The Ghanaian government on 21st October signed a memorandum of understanding with EgyptAir, the national carrier of Egypt to establish a Ghanaian national aviation company with joint Egyptian-Ghanaian investment, said Roshdy Zakaria, chair of the EgyptAir Holding Company board of directors.
Zakaria disclosed on 22nd October that the collaboration was the outcome of the Egyptian political leadership and government’s move to bolster cooperation, strengthen bilateral ties and exchange expertise with African nations in various fields, including the air transport sector.
Hassan Munir, assistant chairman of the board, inked the MoU on behalf of the Egyptian side. Ghanaian Minister of Civil Aviation Joseph Kofi Ada represented the West African country at the signing ceremony, equally attended by Egyptian Ambassador to Accra Emma Hanna as well as other representatives of the two countries.
Hanna said the partnership was a new Egyptian achievement in the African arena and a watershed on the path to bilateral collaboration between Egypt and Ghana.
One of the oldest African airlines, EgyptAir was established in 1932 and is the only airline in North Africa and the Middle East that is a member of the Star Alliance, the biggest alliance in the world. It provides services to over 80 destinations globally.
EgyptAir consummated the deal with the Ghanaian government after Ethiopian Airlines, which is the national carrier of Ethiopia, was unable to seal a preliminary MoU signed in 2018 with Ghana.
Ethiopian Airlines was supposed to contribute to funding and managing the new national airline to be created.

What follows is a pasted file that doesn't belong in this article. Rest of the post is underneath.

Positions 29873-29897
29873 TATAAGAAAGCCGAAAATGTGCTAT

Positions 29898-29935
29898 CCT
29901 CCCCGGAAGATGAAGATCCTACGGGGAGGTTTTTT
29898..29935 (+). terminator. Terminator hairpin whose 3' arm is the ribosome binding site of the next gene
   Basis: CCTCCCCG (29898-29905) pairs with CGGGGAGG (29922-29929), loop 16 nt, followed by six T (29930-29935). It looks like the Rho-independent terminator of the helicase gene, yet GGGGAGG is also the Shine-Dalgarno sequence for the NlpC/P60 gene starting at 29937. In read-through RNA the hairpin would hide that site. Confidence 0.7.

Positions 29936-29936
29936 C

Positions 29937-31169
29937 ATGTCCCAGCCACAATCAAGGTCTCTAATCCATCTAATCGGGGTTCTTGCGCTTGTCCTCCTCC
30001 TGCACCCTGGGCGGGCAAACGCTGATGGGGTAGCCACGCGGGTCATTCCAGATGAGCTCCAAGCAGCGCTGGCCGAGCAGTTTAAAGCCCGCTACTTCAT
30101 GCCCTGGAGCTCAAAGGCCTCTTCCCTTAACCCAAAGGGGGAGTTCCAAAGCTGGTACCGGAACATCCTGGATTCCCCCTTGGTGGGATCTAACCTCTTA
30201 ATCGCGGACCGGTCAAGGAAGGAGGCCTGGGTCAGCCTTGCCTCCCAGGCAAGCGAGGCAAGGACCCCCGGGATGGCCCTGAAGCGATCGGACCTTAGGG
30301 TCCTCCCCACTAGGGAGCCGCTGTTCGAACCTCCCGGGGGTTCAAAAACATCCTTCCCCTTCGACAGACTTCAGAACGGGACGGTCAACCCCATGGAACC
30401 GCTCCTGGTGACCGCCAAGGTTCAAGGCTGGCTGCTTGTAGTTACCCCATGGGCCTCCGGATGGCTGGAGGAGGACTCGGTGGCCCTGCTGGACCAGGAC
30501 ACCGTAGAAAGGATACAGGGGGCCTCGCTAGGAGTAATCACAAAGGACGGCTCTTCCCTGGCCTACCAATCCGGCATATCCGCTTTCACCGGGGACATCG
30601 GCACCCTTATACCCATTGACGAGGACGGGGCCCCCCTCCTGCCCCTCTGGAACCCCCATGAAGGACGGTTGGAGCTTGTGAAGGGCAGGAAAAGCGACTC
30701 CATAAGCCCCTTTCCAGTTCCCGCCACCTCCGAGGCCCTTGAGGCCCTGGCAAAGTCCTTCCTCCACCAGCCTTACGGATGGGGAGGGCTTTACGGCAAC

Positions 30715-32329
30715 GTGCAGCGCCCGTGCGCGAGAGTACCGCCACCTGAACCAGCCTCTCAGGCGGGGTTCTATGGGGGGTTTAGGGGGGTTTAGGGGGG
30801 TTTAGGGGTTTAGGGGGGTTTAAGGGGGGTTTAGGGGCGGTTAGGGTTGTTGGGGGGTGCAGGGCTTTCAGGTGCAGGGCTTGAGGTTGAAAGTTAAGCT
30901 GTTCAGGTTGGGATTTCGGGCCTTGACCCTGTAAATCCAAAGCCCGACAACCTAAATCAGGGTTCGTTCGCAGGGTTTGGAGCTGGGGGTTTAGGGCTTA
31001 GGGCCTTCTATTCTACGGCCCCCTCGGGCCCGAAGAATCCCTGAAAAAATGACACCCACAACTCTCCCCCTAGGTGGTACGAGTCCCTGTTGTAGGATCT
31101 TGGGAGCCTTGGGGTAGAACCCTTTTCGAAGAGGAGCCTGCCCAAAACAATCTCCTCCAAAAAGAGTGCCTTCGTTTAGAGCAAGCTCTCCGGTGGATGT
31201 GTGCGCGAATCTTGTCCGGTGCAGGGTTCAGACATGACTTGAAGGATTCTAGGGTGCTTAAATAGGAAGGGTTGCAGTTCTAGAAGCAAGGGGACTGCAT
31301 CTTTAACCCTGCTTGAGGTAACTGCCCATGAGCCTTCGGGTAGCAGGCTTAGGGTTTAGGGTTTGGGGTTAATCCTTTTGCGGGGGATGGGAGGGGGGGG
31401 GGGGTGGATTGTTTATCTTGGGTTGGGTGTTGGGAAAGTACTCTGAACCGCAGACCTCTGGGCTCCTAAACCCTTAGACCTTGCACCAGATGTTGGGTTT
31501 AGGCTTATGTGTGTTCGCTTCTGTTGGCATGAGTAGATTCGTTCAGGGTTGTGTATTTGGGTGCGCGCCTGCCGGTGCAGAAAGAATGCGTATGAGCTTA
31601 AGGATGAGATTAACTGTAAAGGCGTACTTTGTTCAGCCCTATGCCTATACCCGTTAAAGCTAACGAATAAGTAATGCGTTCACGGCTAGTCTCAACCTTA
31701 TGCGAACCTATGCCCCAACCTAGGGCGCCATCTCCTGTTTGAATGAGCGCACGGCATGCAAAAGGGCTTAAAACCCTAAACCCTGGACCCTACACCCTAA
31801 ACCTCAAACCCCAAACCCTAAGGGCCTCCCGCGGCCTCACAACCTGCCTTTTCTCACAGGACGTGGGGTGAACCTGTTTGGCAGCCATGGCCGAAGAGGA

The agreement between Ghana and Ethiopia had broken down in the face of a dispute over crucial issues like routes, financing and the duration of the management contract. Aviation Ghana said EgyptAir made a “better offer” than Ethiopian Airlines.
According to the International Air Transport Association, Ethiopian Airlines is the biggest airline on the continent by revenue and profit. Last year, it generated $260 million in profit and $4 billion in revenues.
Ethiopia has always been worried by Egyptian influence in Africa and wants to confront it, said Amani el-Tawil, a researcher with Al-Ahram Centre for Political and Strategic Studies.
Both countries have sharp differences, especially regarding the hydroelectric dam that Addis Ababa is constructing on the Blue Nile. Cairo fears its impact on its water security.
“The deal between Egypt and Ghana is an achievement. The Egyptian companies’ attention to Africa will economically benefit Cairo and consequently will lead to political support of its regional role,” Tawil said.
Hany Galal, ex-chief pilot for EgyptAir, said “Ethiopian Airlines expanded significantly over the past decade, but EgyptAir remains competitive.”
Ghana has not had a national carrier for ten years since the crash of Ghanaian International Airlines. But the country is nursing the hope for Accra to become an aviation hub in West Africa.
The Egyptian government intends to expand the airline’s African network to reach all capital cities on the continent, Amjad Aref, aviation minister told parliament in April 2019.
EgyptAir reported losses coming to 3 billion Egyptian pounds during a coronavirus-induced lockdown, Zakaria told Al Arabiya in September.
The Egyptian finance minister in September assured it would secure 3 billion Egyptian pounds in long-term financing from the Central Bank of Egypt to help maintain EgyptAir’s operations, placing it in a position to back Ghana in re-launching its national carrier